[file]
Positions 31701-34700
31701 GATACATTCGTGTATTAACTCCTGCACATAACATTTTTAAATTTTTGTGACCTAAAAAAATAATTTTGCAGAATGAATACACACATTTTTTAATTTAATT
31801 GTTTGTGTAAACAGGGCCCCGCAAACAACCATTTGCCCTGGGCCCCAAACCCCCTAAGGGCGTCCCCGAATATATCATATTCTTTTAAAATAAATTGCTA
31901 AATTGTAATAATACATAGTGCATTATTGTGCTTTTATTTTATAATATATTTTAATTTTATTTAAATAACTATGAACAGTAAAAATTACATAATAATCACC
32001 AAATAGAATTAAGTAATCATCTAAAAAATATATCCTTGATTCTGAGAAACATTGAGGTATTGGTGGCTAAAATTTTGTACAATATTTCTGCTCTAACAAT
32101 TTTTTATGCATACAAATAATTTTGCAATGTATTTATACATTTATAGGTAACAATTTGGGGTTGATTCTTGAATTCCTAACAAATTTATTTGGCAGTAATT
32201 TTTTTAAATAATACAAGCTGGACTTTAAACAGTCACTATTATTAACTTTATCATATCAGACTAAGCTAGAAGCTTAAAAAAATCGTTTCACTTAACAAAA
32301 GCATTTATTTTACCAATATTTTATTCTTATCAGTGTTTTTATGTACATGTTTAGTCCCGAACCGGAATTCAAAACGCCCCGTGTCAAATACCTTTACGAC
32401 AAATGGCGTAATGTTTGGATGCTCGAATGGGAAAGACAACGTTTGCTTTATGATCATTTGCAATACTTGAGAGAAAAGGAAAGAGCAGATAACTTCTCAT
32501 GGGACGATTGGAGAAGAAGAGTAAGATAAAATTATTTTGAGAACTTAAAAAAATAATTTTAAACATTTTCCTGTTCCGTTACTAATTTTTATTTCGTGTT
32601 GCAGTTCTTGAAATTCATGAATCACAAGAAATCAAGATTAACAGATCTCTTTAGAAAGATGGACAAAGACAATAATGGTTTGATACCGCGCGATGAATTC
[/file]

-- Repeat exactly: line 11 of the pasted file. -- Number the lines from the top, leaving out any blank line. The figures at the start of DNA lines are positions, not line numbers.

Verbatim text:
32601 GCAGTTCTTGAAATTCATGAATCACAAGAAATCAAGATTAACAGATCTCTTTAGAAAGATGGACAAAGACAATAATGGTTTGATACCGCGCGATGAATTC